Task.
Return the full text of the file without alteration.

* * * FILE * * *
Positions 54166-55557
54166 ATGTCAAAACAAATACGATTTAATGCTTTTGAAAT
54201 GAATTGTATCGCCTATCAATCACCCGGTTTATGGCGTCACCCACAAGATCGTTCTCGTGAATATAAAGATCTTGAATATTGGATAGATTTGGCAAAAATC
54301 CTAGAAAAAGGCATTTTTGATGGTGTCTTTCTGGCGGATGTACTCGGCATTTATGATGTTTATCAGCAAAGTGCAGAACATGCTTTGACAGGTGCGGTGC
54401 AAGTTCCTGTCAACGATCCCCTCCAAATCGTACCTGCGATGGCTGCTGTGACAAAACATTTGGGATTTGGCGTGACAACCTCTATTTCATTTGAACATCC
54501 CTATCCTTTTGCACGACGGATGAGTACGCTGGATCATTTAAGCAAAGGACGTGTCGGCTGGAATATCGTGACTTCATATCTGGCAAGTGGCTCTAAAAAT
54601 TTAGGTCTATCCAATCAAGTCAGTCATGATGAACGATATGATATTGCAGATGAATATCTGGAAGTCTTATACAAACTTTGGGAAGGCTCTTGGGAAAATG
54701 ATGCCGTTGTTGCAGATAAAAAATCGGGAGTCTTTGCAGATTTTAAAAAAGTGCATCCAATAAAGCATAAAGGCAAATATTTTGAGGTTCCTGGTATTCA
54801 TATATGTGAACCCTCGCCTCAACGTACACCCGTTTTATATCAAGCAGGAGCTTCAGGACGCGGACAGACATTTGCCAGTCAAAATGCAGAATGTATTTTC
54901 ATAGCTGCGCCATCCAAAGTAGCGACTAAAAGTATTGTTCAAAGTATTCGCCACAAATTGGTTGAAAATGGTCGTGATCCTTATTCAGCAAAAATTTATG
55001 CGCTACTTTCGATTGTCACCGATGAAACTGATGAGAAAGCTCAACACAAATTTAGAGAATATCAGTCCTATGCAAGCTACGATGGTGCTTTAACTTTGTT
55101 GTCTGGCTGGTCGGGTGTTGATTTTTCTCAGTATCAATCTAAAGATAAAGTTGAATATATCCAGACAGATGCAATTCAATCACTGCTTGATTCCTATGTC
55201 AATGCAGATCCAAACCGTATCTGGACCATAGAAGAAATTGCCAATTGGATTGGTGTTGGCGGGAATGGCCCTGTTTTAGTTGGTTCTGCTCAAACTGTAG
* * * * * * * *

Positions 54166-55557
54166 ATGTCAAAACAAATACGATTTAATGCTTTTGAAAT
54201 GAATTGTATCGCCTATCAATCACCCGGTTTATGGCGTCACCCACAAGATCGTTCTCGTGAATATAAAGATCTTGAATATTGGATAGATTTGGCAAAAATC
54301 CTAGAAAAAGGCATTTTTGATGGTGTCTTTCTGGCGGATGTACTCGGCATTTATGATGTTTATCAGCAAAGTGCAGAACATGCTTTGACAGGTGCGGTGC
54401 AAGTTCCTGTCAACGATCCCCTCCAAATCGTACCTGCGATGGCTGCTGTGACAAAACATTTGGGATTTGGCGTGACAACCTCTATTTCATTTGAACATCC
54501 CTATCCTTTTGCACGACGGATGAGTACGCTGGATCATTTAAGCAAAGGACGTGTCGGCTGGAATATCGTGACTTCATATCTGGCAAGTGGCTCTAAAAAT
54601 TTAGGTCTATCCAATCAAGTCAGTCATGATGAACGATATGATATTGCAGATGAATATCTGGAAGTCTTATACAAACTTTGGGAAGGCTCTTGGGAAAATG
54701 ATGCCGTTGTTGCAGATAAAAAATCGGGAGTCTTTGCAGATTTTAAAAAAGTGCATCCAATAAAGCATAAAGGCAAATATTTTGAGGTTCCTGGTATTCA
54801 TATATGTGAACCCTCGCCTCAACGTACACCCGTTTTATATCAAGCAGGAGCTTCAGGACGCGGACAGACATTTGCCAGTCAAAATGCAGAATGTATTTTC
54901 ATAGCTGCGCCATCCAAAGTAGCGACTAAAAGTATTGTTCAAAGTATTCGCCACAAATTGGTTGAAAATGGTCGTGATCCTTATTCAGCAAAAATTTATG
55001 CGCTACTTTCGATTGTCACCGATGAAACTGATGAGAAAGCTCAACACAAATTTAGAGAATATCAGTCCTATGCAAGCTACGATGGTGCTTTAACTTTGTT
55101 GTCTGGCTGGTCGGGTGTTGATTTTTCTCAGTATCAATCTAAAGATAAAGTTGAATATATCCAGACAGATGCAATTCAATCACTGCTTGATTCCTATGTC
55201 AATGCAGATCCAAACCGTATCTGGACCATAGAAGAAATTGCCAATTGGATTGGTGTTGGCGGGAATGGCCCTGTTTTAGTTGGTTCTGCTCAAACTGTAG